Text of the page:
Some would suggest it would be easier to ask, "what hasn't been suggested", regarding what lies buried on Oak Island! Many of the theories put forward have a direct connection to some form of treasure and others suggest artefacts of a historical nature. Some people believe there are simple or natural explanations and other people’s ideas could be considered, well, a bit of a reach.
To each their own, but as "believers" of the Oak Island Mystery we humbly suggest that "great purpose, begets great effort". Meaning that any theory of what might be (or had been) sequestered away on Oak island had to be worthy and important enough to justify all the work which had been undertaken.
Part of the challenge in considering whether a theory might “fit” the circumstances it to see whether the timeline works. That in itself is a difficult task because no one has yet been able to successfully fix a date as to when the work on Oak Island took place. It is reasonable to say that even a well-trained crew would have required several months to complete the Money Pit, the flood tunnels, and to install whatever was to be hidden away below the surface. Also, one might be safe to conclude that they wanted to do their work without the benefit of prying eyes and nosey neighbours.
It would be misleading to think that all was quiet in the area of the Money Pit until Halifax was founded in 1749. Even an incomplete, early Nova Scotia timeline, shows that the area was known and being frequented by various parties:
|1398||A compelling case for Prince Henry Sinclair to be in the area after sailing from the Orkneys with a dozen ships and 300 men. (Also, a possible Templar connection and rumour that he was the man who inspired the Glooscap legend)|
|1490||Bristol fishermen claimed to be fishing the Grand Banks|
|1497||John Cabot makes his discoveries|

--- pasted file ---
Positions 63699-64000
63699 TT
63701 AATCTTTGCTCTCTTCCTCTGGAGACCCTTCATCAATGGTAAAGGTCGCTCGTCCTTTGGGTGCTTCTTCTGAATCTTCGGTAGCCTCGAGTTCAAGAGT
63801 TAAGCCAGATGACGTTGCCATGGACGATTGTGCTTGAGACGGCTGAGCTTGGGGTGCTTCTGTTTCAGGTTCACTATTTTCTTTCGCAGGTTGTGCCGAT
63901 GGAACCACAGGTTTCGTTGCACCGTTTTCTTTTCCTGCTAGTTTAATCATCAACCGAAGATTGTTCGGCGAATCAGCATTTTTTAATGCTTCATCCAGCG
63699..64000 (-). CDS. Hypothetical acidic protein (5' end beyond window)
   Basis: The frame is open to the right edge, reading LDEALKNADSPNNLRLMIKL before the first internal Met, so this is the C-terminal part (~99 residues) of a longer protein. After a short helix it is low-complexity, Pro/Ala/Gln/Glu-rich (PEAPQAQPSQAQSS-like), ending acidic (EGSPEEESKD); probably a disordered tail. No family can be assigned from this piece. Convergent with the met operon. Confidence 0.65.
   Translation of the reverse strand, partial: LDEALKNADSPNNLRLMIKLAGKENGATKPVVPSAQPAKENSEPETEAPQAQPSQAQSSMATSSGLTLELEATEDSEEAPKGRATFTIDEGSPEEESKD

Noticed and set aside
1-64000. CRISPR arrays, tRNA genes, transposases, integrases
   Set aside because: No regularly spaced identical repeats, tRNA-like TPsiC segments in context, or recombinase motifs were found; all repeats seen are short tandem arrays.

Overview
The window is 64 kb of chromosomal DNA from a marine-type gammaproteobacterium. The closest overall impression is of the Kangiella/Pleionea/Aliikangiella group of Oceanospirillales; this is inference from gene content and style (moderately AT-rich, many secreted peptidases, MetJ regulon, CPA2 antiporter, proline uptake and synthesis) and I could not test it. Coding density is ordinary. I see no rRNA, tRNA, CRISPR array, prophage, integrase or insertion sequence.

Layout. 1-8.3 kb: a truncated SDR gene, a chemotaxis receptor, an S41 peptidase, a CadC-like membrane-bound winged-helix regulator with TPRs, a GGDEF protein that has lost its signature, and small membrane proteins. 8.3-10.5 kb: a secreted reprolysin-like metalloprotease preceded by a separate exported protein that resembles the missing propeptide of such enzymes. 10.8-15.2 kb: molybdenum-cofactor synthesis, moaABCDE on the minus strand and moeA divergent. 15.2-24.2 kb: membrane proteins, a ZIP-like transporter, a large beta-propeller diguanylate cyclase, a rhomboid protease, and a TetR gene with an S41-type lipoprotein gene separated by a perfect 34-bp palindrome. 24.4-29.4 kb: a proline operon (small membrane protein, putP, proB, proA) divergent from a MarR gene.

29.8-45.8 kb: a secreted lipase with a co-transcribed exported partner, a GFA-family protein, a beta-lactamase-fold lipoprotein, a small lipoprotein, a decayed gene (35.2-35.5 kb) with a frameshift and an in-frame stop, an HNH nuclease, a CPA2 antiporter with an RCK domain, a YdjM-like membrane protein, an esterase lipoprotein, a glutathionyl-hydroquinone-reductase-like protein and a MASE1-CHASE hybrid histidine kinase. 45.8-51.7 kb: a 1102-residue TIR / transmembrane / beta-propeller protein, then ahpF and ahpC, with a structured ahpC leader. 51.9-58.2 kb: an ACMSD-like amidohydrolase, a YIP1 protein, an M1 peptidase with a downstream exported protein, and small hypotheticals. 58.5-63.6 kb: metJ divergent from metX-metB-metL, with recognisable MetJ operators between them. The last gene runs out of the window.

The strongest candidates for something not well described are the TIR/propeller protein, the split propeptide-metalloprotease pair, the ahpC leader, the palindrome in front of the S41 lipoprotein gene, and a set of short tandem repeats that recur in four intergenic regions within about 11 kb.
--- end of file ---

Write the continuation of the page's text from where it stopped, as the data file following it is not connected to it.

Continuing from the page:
|1521||Portuguese explorer Joao Alvares Fagudes was said to have visited Nova Scotia around the year 1521 and erected a cross near Advocate. He may have also established a colony in the Cape Breton area.|
|1534||Jacques Cartier crosses but didn't sail Nova Scotia's coast|
|1604||The first settlement at Port Royal by DeMonts and Champlain (they also named LaHave on their crossing).|
|1632||Isaac de Razilly settles LaHave and builds Fort Sainte Marie de Grace. Many settlers moved to Port Royal following Razilly's death in 1636 but the fort was still a trading post when LaHave was attacked in 1652.|
|1690||LaHave was reported to be a haven for pirates for approximately 20 years.|
|1717||The great fortress of Louisbourg began construction which lasted for 20 years, becoming one of the largest ports on the Atlantic coast.|
|1749||Halifax is founded|
|1753||Lunenburg is settled|
|1754||Mahone Bay is settled|
|1759||Chester is settled|
|1795||The Oak Island Money Pit is discovered|
While populations were sparse, and there were long windows of time punctuated by bursts of activity, it is fair to say that there was seafaring traffic passing by or using Nova Scotia’s shores for at least 300 years before the Oak Island Money Pit was discovered.
Let's consider a few of the possibilities (below). They are in no particular order and present the briefest of introductions. These theories should not be considered as fully substantiated facts. There have been many cases, when presenting a theory about Oak Island, where the theory’s author has taken liberties to coerce a possibility into a fact. Readers are encouraged to do their due diligence in further researching these ideas.
Pirates were certainly familiar with Nova Scotia from the early 17th century onward. Peter Easton, a lesser known, but perhaps the most powerful and wealthiest pirate of all operated from his base in Newfoundland beginning in 1612. Easton sailed throughout the Atlantic and to the West Indies to ply his trade.